Later that evening, we headed west on the 246 to Buellton (a couple of miles out of Solvang) to experience the open-flame cooking at Hitching Post II. The Hitching Post II was made famous in the 2004 Alexander Payne movie, "Sideways." "Sideways" was about two friends that spent the weekend in the valley going from bars to wineries before a big wedding, and finding themselves along the way. There are local tours that will take you to all the local spots where they filmed the movie. The bar in the Hitching Post was one of those locations. The Hitching Post is also known for its great open-flame grill that is viewable to most of the dining area. My friend and I dined on juicy, tender steaks, grilled shrimp, and sampled some local wine (my nephew had plenty to choose from on the kids' menu) before heading back to the hotel for the evening.

After fulfilling our breakfast requirements at Paula's on the third morning, we worked off the strawberry and whipped-cream toppings by strolling down the streets in the town center. We visited a few candy and ice cream stores (and sampled their wares), got lost in the toy stores, and managed to take in some fine art and a little literary history at the Hans Christian Andersen Museum.


We then jumped back in the Terrain and made way to Old Mission Santa Ines just a couple miles down Mission Drive. Old Mission Santa Ines was founded on September 17, 1804 by Father Estevan Tapis. It is the 19th of the 21 California missions established by Franciscan priests from 1769 to 1823. The mission overlooks the Santa Ynez River Valley and the Santa Ynez and San Rafael mountain ranges. The mission survived the great earthquake in 1812, rebellions, social upheaval, neglect, and an "illegal sale" of property before President Lincoln returned the mission to the Catholic Church on May 23, 1862. It wasn't until 1947 when the mission began its tremendous renovation to restore it back to its original beauty, and what it is today.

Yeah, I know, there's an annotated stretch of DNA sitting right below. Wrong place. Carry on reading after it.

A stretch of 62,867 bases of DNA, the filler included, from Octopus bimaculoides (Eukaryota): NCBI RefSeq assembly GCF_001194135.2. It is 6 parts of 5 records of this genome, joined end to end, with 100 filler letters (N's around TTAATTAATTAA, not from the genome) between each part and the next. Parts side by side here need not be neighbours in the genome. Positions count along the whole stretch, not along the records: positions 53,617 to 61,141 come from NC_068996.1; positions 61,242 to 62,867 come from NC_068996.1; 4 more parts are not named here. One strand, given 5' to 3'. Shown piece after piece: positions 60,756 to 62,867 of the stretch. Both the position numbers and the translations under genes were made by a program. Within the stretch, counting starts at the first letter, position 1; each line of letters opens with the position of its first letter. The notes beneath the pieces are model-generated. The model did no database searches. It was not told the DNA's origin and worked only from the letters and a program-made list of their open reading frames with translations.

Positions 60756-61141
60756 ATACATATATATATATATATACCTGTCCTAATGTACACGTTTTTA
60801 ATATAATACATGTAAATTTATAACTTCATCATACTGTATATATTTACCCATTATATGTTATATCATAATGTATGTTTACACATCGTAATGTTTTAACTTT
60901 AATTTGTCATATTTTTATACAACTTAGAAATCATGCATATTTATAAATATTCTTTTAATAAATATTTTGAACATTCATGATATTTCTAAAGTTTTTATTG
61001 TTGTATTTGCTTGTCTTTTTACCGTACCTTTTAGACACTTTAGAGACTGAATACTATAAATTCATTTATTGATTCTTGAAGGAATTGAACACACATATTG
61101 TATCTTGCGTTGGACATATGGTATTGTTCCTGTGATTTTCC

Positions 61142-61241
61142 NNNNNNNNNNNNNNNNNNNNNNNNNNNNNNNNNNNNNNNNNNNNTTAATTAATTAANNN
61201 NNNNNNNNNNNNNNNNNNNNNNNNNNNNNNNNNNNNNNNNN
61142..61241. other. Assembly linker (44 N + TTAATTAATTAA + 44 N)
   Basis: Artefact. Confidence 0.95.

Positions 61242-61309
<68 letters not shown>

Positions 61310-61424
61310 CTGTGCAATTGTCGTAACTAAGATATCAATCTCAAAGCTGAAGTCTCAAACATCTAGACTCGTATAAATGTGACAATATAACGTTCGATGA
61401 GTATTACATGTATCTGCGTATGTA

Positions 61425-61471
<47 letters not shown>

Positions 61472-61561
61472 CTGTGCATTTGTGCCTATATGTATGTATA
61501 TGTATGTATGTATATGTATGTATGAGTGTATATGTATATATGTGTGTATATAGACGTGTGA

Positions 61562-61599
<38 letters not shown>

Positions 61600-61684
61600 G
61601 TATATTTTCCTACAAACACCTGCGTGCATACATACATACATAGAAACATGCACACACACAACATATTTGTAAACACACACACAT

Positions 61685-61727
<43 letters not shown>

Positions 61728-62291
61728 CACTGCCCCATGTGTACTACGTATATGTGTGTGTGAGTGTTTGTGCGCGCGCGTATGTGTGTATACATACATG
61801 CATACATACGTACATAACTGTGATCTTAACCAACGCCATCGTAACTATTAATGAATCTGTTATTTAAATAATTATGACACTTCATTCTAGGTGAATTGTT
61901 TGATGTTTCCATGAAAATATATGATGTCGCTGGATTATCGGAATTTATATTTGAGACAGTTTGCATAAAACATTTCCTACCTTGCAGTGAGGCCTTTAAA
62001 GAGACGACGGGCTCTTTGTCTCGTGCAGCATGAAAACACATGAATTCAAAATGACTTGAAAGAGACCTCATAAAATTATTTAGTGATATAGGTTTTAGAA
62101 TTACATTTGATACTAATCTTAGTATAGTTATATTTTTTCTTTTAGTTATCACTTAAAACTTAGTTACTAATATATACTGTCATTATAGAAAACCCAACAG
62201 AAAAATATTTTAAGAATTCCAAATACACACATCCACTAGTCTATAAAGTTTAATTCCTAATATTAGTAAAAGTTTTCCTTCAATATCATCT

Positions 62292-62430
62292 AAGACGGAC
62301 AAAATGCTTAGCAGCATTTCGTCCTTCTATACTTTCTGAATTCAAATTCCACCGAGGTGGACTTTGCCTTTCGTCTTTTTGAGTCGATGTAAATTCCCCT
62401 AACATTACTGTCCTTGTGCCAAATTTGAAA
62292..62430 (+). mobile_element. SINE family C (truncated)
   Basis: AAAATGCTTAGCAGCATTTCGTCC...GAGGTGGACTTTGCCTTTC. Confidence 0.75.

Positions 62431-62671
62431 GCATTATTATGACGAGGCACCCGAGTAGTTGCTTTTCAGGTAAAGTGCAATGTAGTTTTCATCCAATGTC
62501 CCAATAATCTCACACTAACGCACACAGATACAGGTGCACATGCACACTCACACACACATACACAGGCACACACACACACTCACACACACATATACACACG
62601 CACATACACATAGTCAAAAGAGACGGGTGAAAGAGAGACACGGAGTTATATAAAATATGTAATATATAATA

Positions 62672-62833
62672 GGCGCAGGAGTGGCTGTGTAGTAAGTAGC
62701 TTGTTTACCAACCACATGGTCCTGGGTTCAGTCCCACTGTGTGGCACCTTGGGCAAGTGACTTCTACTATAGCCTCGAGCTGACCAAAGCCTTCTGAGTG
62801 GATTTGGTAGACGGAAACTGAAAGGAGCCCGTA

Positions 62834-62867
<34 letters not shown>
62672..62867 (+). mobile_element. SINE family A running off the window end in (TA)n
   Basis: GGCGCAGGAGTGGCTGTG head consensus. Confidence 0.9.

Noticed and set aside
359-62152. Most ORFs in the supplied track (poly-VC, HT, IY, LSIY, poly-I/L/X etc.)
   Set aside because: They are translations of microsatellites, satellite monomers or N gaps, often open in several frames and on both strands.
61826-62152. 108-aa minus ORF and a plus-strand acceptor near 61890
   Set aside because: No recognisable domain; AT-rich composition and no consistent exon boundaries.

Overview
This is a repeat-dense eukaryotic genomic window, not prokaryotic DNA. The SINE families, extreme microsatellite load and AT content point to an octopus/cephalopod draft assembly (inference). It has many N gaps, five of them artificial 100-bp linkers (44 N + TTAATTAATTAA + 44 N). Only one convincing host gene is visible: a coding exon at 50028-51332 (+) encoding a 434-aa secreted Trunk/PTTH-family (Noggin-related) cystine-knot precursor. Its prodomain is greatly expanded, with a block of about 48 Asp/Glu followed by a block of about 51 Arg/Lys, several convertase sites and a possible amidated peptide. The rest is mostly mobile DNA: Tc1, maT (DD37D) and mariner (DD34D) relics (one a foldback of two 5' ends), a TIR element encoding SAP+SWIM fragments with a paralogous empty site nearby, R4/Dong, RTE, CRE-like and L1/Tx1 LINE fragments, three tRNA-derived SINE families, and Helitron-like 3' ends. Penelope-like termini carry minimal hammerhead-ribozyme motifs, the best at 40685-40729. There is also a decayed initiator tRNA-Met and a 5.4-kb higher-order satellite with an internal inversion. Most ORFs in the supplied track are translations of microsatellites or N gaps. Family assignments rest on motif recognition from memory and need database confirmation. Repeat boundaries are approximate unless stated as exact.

We took the self-guided tour that led us through six rooms of history lessons and showcases. Each room has a colorful audio description that explains the events that took place within the mission's walls, and what happened in the valleys of the area during that time. Exiting the last room, we walked outside into the center of the mission, where we saw a Celtic cross-shaped garden with a serene fountain in the middle. The ornamental gardens located in the center of the mission surround the inside of the walls and open up to reveal the mission's sacred cemetery.